Protesters urge repeal of Section 377 & life imprisonment
100 protesters – half of them Indian and African – rallied outside the Indian High Commission in London on Saturday 11 January. They were supporting Indian calls for the repeal of Section 377 of the Indian penal code, which criminalises homosexuality with a maximum penalty of life imprisonment.
The protest was in solidarity with simultaneous protests in India, marking one month since the Supreme Court of India recriminalised homosexuality.
Photos of the London protest: http://bit.ly/1dp7GEM
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Photos of the protests in India: http://photos.orinam.net
The London protesters chanted: “No to 377” and “2-4-6-8. India, don’t discriminate. 3-5-7-9. LGBT is mighty fine.”
Saturday’s rally was organised by LGBT activist Scott Weiss, with the support of Indian LGBT campaigners and the Peter Tatchell Foundation.
Ash Kotak, an Indian LGBT activist and playwrite, was at the protest. He said:
“The protest marked one month since the Supreme Court put back India’s forward-looking stance towards decriminalising homosexuality. I’m certain the Indian government want to change the law. There’s hope that it will happen. I found it encouraging that Ugandan supporters at the demonstration look to India….seeing it as a country where LGBT activists can be listened to and reform achieved.”
Protest organisers Scott Weiss added:
“I organised the protest to send a message to UK and Indian lawmakers to urge the Indian parliament to repeal section 377 of the Indian penal code, which makes homosexual acts between consenting adults illegal. India is a beautiful nation with a rich culture. It saddens me that such a place would reinstate this regressive law. I have great hope that the next session of parliament will repeal section 377.”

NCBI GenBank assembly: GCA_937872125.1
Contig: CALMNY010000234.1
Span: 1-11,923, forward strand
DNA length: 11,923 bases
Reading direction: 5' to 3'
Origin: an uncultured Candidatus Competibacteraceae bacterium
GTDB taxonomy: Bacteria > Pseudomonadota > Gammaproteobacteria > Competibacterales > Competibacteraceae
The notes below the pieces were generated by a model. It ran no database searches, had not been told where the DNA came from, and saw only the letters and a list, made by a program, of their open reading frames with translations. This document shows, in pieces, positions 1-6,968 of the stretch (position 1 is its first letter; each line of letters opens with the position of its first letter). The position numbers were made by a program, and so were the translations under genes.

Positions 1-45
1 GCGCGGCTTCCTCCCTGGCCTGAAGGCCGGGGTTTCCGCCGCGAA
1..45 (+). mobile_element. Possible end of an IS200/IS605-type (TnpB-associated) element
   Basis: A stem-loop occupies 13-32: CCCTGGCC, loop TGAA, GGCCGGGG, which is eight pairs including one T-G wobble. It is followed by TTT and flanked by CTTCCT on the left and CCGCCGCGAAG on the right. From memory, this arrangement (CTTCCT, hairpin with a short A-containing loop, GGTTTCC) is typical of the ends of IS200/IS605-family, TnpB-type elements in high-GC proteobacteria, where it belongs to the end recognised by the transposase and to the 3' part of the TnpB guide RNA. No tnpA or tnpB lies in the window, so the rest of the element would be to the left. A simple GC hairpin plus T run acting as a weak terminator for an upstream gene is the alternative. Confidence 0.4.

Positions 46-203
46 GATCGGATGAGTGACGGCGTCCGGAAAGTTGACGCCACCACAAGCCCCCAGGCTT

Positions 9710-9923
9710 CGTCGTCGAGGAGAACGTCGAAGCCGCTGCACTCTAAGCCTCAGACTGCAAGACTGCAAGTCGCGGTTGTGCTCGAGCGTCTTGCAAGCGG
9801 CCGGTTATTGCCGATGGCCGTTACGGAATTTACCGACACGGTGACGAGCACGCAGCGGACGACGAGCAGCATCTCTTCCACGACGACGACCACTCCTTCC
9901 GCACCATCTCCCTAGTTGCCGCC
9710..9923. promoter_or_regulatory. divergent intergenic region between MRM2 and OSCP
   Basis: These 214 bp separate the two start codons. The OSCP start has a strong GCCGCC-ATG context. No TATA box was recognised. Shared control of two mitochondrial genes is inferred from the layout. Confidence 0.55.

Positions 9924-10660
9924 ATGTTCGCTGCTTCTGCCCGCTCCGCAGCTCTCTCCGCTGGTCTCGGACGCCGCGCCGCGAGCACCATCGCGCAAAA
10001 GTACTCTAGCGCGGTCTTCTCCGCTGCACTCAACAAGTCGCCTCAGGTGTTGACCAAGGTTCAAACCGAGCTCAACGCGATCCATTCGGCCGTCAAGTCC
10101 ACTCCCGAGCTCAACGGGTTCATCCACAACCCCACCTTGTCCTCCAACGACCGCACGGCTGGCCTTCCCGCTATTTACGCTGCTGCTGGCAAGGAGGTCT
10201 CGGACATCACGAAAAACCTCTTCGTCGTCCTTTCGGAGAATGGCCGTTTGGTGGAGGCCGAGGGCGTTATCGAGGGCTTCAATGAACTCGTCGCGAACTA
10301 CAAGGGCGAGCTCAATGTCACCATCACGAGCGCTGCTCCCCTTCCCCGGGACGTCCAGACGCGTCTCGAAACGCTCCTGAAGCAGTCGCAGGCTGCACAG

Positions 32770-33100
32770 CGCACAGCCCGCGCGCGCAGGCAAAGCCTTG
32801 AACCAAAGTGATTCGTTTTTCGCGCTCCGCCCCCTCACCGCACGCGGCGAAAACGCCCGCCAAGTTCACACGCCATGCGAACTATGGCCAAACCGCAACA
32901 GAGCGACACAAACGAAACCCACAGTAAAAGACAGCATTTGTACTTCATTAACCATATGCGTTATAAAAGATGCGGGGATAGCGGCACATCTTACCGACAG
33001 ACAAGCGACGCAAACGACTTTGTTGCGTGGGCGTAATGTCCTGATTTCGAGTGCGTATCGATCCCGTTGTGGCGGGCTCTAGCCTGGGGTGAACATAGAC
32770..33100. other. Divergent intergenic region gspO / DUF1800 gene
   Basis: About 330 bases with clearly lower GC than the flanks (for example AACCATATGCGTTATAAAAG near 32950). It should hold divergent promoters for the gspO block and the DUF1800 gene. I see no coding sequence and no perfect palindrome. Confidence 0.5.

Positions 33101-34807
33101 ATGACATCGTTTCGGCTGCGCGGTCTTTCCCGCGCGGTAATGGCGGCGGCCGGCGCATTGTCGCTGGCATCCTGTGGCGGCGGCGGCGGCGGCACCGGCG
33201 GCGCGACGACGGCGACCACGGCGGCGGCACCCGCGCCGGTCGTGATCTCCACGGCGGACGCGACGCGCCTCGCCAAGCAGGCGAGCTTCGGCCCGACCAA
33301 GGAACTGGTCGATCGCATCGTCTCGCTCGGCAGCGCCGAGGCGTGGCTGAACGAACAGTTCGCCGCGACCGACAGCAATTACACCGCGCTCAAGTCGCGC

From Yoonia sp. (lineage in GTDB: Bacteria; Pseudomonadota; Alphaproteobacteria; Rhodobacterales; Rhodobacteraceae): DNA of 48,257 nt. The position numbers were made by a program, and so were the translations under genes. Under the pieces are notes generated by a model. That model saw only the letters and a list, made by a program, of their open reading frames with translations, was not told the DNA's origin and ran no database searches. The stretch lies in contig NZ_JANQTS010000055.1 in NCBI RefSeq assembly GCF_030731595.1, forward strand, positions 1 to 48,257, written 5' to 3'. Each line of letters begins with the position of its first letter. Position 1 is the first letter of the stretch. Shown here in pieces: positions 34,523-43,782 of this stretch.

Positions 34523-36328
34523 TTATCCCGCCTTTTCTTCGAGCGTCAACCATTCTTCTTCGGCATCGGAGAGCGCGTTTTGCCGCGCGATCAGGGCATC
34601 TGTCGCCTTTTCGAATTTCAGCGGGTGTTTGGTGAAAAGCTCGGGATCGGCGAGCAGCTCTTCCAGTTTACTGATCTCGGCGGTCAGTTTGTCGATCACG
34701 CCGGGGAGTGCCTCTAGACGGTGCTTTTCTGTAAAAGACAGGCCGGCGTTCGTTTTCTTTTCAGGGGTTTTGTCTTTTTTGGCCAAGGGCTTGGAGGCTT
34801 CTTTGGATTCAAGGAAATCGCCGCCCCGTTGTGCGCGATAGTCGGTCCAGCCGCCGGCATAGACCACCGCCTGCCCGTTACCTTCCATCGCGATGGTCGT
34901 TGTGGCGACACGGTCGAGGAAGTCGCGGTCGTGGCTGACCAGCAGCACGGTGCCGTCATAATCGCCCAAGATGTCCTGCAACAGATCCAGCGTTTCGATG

Peter Tatchell, Director of the human rights lobby, the Peter Tatchell Foundation, said:
“We stand in solidarity with LGBT Indians and their straight allies. We support their struggle to repeal section 377.
“As a British-based equality organisation, we feel a special duty to support Indian people who oppose the criminalisation of homosexuality, which was imposed on India by the British colonial administration during the era of imperialism in the nineteenth century.
“It is not an authentic Indian law. Prior to British colonial occupation, this anti-gay law did not exist. Indeed, the Kama Sutra and some Indian temple sculptures celebrate same-sex love.
“Section 377 violates the equality and non-discrimination clauses of the Indian constitution, the Commonwealth Charter and the Universal Declaration of Human Rights, which India has signed and pledge to uphold.
“Section 377, of the Indian Penal Code dates back to 1861. Imposed by the British during the colonial rule of India, it criminalises sexual activities ‘against the order of nature,’ including same-sex acts. It is a relic of colonialism, not an authentic indigenous law.
“Section 377 was declared unconstitutional with regard to sex between consenting adults by the High Court of Delhi on 2 July 2009. This judgement was overturned by the Supreme Court of India on 11 December 2013, with the Court ruling that amending or repealing Section 377 should be a matter left to parliament, not the judiciary,” said Mr Tatchell.